NCERT Solutions for Class 12 Biology Chapter 14

NCERT Solutions for Class 12 Biology Chapter 14 Ecosystem to Study Online or download in PDF file format. NCERT Books and its Solutions based on New Curriculum is also given to download. Share Your Knowledge here among with your friends.


Class:12
Subject:Biology
Chapter 14:Ecosystem

NCERT Solutions for class 12 Biology Chapter 14

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Solutions for 12 Biology Chapter 14




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NCERT Solutions for Class 12 Biology Chapter 14 Ecosystem
NCERT Solutions for Class 12 Biology Chapter 14




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12 Biology chapter 14

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Important Notes on 12 Biology Chapter 14
  • Ecosystem: It is the basic functional unit of biosphere in which living organisms interact among themselves and with their surrounding physical environment.
  • Detritus: Dead leaves, twigs, animal remains etc. constitute detritus.
  • Ecological succession: The successive and orderly replacement of one community by the other community in an area, over a period of time.



Stratification

Vertical distribution of different species occupying different levels in an ecosystem. Trees occupy top vertical strata, shrubs the second layer and herbs the third layer and herbs/grasses occupy the bottom layers.

  1. Primary Production: Amount of biomass or organic matter produced per unit area over a time period by plants during photosynthesis.
  2. Detritus: Dead leaves, twigs, animal remains etc. constitute detritus.
  3. Detrivore: Organisms who break down detritus into smaller particles, e.g., earthworm.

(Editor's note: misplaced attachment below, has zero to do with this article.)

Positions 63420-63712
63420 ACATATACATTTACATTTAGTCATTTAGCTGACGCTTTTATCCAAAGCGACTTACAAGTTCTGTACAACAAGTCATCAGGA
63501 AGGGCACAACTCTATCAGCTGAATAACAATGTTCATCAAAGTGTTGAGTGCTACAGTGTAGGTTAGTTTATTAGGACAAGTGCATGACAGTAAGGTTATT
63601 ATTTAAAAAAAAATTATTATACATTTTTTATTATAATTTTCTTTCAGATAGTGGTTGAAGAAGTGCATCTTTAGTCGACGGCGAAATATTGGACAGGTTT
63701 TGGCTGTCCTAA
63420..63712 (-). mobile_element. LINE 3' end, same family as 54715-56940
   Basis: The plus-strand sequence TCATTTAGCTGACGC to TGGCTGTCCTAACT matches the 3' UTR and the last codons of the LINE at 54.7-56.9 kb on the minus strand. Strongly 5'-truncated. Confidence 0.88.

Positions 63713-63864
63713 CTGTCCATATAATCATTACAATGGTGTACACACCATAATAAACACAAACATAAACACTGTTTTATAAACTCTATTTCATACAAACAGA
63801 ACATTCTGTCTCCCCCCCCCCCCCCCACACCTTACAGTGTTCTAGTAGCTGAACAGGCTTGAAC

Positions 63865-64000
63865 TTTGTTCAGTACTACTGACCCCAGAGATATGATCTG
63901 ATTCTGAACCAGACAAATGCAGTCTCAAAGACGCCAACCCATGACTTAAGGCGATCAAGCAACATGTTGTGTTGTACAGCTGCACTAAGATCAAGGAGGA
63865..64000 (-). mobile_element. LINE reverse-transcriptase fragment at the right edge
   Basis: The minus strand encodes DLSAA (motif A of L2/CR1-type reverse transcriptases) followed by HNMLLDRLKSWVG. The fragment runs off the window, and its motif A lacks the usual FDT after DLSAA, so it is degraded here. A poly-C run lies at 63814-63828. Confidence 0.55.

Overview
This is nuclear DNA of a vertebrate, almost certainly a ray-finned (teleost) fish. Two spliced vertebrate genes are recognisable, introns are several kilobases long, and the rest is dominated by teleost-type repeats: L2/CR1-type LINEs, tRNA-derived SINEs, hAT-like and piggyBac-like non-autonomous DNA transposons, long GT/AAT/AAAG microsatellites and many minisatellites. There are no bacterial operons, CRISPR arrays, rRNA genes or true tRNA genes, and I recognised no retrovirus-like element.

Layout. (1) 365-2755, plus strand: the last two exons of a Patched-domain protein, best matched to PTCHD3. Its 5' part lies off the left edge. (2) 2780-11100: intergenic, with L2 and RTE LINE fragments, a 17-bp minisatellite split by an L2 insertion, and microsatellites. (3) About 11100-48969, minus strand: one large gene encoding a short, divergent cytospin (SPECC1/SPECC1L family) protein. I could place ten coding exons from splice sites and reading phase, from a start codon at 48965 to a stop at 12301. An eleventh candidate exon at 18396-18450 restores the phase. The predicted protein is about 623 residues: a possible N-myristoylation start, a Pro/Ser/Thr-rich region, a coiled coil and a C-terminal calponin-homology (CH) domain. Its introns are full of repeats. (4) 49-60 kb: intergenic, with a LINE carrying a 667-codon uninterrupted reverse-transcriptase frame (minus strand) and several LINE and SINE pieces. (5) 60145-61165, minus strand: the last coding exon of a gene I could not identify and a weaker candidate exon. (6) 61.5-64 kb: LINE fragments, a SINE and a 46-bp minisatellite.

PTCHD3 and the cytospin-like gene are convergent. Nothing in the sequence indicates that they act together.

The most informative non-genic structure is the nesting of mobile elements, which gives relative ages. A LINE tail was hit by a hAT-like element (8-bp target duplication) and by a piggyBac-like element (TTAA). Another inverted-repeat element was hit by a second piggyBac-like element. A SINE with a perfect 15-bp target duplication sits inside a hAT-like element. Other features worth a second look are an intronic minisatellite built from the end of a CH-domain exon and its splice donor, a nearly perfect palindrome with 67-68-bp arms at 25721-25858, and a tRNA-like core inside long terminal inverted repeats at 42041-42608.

4. Process of Decomposition: The decomposers break down complex organic matter into inorganic substances like carbon dioxide, water and nutrients. This process is called decomposition.
  • Gross Primary Productivity: Rate of production of organic matter during photosynthesis.
  • Net Primary Productivity: NPP = GPP-R (Gross primary productivity minus the respiration losses).
  • Secondary Productivity: Rate of formation of new organic matter by consumers.
  • Climax community: The stable and final biotic community that develops at the end of ecological succession and is in perfect harmony with its physical environment.
    Food Web: A number of food chains interconnected with each other forming a web-like pattern.



10 % Law of Energy Transfer

Ten percent law of energy transfer proposed by Lindeman. At each step of food chain, when energy is transferred from one tropic level to the next tropic level, only 10 percent of energy is passed on to the next trophic level.

Factors affecting decomposition – Decomposition is controlled by
  1. Chemical composition of detritus: The decomposition will slower if detritus is rich in lignin and chitin and will faster if detritus is rich in nitrogen and water soluble substance (sugar).
  2. Climatic factors: In warm and moist environment, the process of decomposition increases whereas low temperature and anaerobiosis inhibit the decomposition.

Describe the Biotic component of an ecosystem.

An ecosystem is defined as an interacting unit that includes both the biological community as well as the non-living components of an area. The living and the non-living components of an ecosystem interact amongst themselves and function as a unit, which gets evident during the processes of nutrient cycling, energy flow, decomposition, and productivity. There are many ecosystems such as ponds, forests, grasslands, etc.